Now that Rodney Gandy is no longer a member of the department, he said he feels he can share the experiences of he and his fellow city fire fighters.
“The money wasn’t the reason behind this,” Gandy said. “It’s a control issue. We’re frustrated because even when you’re off, the chief still tries to control everything you do 24 hours a day, seven days a week.”
He recounted working conditions including profanity-laced tirades, objects thrown in anger, trash cans kicked and overturned.
The fire fighters formed a union chapter late in 2008, and filed suit against the city for overtime compensation in March.
All 10 members of the union were listed as plaintiffs in the lawsuit. There are two fire fighters who haven’t chosen to join the union, and the three officers of the department haven’t either.
Gandy also addressed allegations in a press release sent out by the International Association of Fire Fighters Wednesday.
“They’re all true,” he said.
City Manager Monty Crump said the first time he knew there was any question was when the lawsuit was served.
“We have a grievance process to go through over workplace conditions and disciplinary actions,” Crump said. “When a policeman or a firefighter or a city employee is hired, there’s an orientation process, they receive a personnel ordinance and everything is explained to them.”
He said the City of Rockingham has filed a response to the lawsuit, and it is the city’s contention it has been in compliance with the Fair Standards Labor Act since August 1985.
“We’ve paid police and fire fighters the same way for 24 years and there’s never been a question before,” he said.
Crump as well as Rockingham Mayor Pro-Tem Bennett Deane noted officials can only go so far with a statement due to pending litigation.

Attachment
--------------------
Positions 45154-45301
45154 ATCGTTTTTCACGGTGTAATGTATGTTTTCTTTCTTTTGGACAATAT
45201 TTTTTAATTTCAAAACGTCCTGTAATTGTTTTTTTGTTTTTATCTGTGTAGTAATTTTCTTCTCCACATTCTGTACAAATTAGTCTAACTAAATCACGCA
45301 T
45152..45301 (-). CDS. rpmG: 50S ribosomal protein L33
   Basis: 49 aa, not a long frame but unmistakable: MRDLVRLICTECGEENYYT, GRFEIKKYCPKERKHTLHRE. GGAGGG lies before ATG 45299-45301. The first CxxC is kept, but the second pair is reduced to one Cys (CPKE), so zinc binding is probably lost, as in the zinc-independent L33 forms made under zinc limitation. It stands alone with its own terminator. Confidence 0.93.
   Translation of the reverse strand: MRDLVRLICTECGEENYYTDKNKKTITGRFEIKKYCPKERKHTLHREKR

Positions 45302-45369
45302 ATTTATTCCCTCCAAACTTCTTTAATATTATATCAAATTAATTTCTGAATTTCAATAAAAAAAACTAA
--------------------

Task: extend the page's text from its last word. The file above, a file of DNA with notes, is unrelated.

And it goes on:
“Until the article ran in the Daily Journal, speaking as a city council member, I was totally unaware of any of the concerns these guys have filed the lawsuit over and the grievances they have,” he said.
Deane said it was disappointing for him to find out what these employees have to say in this manner.
“I just feel like we have a system of open government, and I also feel all of our city council members are very approachable,” he said. “There is a formal process to go through to voice these grievances, and I find it hard to believe, in this small community, that none of them could speak to some member of council or management about this.
“We try to be fair to everybody, but now it’s in litigation and it will have to go through that process.”
Gandy also said under former chief Charles Trotter, fire fighters were encouraged to have a part-time job.
“The way he looked at it, you work 10 days a month and you only make so much money,” he said. “Everybody had a part-time job. We were encouraged to supplement our income.”
He said he was told he was on his way out before being fired, and informed he had to take his radio into church with him, after he missed two calls while there, and not to travel more than 45 minutes away from Rockingham.
“We were told we could only travel out-of-town for two hours,” Gandy said. “Since we joined the union, we’ve been told we can’t travel out-of-town at all.”
He said he understands structure fires don’t take time off, “but we thought when you’re off, you’re off.”
He said the fire fighters were also instructed if they tried to go over Gardner’s head and approach the local media or a city council member they would be terminated immediately.
IAFF Chapter President Robbie Barber said their union chapter did not believe any of their members would be fired.
“He fired Rodney and made a believer out of us,” he said.
He said he was instructed to only confirm or deny the information in the press release by union attorneys.
“It’s all true,” he said. “We had to fight to get that much out there. We’re concerned for our safety.”